The Odyssey is the epic that's launched a thousand adaptations. Now comes Andrea Lawlor, creator of Pocket Myths, a series of ’zines based on mythology (she’s tackled Orpheus, Persephone, and Cupid and Psyche so far). Lawlor and her partner, filmmaker Bernadine Mellis, are collaborating on the fourth issue, a 128-page ’zine and accompanying DVD of 24 short films by women, queer, and trans artists, each interpreting a single book in the epic.
Mellis got to pick the myth. A story about the aftermath of war appealed to her, as did the Odyssey’s preoccupation with masculine themes. “It’s very much a story of masculinity and fatherhood and violence and war,” she says over the phone from Philadelphia. “In my community, where there’s a lot of queer and transgender people, masculinity is something people are thinking a lot about.”
The film doesn’t bludgeon you with gender issues, though. The narrative stays faithful to the trajectory of the tale, and in that way it’s a traditional retelling. But the individual chapters vary wildly in format — from abstract flashes of light and sound to silent-movie drag-queen drama to characters made of toilet-paper rolls. “I love narrative. I love straight-up fiction,” Mellis says. “I also have experience with more experimental work and have a deep appreciation for the power of that.” The success of the film comes from telling the story so that “you’re still spinning a yarn and doing it in this way that is genuinely an experiment.”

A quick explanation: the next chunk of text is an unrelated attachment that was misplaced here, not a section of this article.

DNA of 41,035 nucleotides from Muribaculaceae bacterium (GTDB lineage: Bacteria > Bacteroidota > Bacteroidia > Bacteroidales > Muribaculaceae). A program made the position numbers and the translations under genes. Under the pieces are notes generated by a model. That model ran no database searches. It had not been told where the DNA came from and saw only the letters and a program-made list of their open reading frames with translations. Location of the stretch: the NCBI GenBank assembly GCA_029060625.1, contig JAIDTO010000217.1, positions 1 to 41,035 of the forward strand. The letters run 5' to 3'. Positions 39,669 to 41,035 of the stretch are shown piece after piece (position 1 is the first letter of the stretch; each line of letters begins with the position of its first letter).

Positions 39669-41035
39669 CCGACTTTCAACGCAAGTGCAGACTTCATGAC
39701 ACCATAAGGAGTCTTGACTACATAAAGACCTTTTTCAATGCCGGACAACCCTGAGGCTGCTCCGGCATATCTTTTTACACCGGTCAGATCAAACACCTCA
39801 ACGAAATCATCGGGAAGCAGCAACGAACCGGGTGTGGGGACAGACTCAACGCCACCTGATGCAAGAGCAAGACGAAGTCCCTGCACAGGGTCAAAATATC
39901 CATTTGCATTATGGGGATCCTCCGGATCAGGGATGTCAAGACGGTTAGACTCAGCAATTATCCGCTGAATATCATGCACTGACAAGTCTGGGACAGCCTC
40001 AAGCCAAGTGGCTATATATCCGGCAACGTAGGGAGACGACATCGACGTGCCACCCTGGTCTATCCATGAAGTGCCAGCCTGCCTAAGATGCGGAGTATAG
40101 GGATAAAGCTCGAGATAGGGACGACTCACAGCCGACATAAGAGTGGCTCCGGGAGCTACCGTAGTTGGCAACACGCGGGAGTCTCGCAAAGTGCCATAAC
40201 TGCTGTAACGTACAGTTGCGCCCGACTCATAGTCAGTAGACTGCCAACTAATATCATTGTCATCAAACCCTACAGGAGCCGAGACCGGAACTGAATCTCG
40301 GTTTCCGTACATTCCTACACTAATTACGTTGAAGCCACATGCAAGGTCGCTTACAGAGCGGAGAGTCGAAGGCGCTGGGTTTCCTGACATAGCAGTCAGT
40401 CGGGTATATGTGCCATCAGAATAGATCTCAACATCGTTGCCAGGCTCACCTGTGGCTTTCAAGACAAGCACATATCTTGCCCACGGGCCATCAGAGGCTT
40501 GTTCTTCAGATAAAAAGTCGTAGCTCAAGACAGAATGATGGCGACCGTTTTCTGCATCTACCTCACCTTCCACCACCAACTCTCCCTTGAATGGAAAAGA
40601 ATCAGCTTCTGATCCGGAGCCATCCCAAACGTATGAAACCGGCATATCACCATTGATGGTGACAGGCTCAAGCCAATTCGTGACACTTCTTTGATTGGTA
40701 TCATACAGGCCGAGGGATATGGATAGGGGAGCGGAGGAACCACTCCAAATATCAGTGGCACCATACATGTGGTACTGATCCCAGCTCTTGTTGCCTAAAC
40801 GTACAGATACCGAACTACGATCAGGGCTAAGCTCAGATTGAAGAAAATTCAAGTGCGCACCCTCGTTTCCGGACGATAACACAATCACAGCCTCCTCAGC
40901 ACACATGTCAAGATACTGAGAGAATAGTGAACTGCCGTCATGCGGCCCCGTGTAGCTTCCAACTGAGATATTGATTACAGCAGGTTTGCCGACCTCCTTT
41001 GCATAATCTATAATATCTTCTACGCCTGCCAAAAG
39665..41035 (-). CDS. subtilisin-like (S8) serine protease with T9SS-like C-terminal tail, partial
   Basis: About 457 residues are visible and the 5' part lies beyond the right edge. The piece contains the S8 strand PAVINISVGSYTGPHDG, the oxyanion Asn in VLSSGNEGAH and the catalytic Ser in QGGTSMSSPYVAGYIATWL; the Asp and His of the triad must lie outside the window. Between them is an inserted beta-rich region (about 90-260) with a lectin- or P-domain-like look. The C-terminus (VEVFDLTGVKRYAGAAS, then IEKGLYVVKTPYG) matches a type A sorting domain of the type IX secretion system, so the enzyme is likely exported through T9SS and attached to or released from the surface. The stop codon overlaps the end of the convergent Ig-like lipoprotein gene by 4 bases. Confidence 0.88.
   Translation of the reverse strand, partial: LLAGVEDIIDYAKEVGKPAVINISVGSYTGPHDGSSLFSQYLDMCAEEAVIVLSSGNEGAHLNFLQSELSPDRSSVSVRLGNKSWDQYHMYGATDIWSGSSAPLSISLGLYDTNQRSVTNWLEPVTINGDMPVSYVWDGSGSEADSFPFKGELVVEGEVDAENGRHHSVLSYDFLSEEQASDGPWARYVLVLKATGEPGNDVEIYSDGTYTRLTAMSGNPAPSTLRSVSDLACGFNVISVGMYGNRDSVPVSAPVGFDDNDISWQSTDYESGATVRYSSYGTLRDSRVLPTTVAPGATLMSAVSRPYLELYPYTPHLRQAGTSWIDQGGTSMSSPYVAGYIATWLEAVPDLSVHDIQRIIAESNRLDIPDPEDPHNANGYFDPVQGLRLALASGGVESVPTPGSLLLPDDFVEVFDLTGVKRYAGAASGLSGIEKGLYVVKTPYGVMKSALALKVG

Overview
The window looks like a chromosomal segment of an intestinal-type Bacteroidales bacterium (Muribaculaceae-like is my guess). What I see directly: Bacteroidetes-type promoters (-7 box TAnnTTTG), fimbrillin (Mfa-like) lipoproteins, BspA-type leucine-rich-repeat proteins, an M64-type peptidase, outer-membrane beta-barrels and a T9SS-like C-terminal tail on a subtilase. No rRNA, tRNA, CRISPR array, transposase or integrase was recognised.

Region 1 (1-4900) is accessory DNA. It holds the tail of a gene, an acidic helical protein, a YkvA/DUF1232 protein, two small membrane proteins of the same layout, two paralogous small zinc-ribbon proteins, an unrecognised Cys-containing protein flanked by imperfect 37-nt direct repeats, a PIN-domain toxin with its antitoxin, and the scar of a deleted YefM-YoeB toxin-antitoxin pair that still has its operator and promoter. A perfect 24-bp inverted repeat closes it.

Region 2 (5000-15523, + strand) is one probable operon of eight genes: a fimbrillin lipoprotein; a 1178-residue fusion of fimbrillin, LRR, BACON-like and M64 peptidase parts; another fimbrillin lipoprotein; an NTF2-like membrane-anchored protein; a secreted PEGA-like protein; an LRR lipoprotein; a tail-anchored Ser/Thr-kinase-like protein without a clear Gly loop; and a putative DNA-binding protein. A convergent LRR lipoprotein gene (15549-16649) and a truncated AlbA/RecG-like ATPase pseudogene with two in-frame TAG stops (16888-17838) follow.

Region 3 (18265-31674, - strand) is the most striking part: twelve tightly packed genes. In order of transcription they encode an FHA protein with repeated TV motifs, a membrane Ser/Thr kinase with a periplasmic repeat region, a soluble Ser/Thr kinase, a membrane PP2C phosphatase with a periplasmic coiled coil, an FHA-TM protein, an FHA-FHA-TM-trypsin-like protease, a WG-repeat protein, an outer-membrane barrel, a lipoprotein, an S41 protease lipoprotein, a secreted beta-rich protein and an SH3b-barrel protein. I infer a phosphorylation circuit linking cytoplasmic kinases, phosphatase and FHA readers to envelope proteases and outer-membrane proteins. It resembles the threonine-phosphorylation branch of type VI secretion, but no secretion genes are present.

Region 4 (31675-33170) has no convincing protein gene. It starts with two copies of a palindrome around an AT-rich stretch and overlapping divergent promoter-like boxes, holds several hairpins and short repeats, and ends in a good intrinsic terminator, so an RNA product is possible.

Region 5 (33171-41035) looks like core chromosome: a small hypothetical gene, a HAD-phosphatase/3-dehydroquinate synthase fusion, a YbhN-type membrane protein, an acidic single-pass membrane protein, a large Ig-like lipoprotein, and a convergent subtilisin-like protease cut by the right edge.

The ’zine portion of Lawlor and Mellis’s project includes poetry, prose, drawings, photographs, and a mini-play, all based on characters from the Odyssey. For example, Emily Abendroth writes of Charybdis, the sea-monster mouth of a whirlpool: “Charybdis is a voluminous nexus, an immense federation of interlocked passageworks. She is frequently cresting and just as often awhirl.” Dori Midnight’s drawing of Hermes pictures him with the title “Guide to the Underworld, God of thieves, travelers, and masturbation.” He’s naked, except for a piece of cloth draped over his shoulder and around his waist; it’s gauzy enough to reveal a thick erection.
“It’s got texture,” Mellis says of the project. “It’s uneven. You might hate one chapter, but just wait five minutes.”
The Odyssey screens as part of Truth Serum’s new CineMental film series, which showcases queer film and media, at the Brattle Theater on May 16 at 8 pm. Tickets are $10. For more information visit pocketmyths.com or truthserum.org.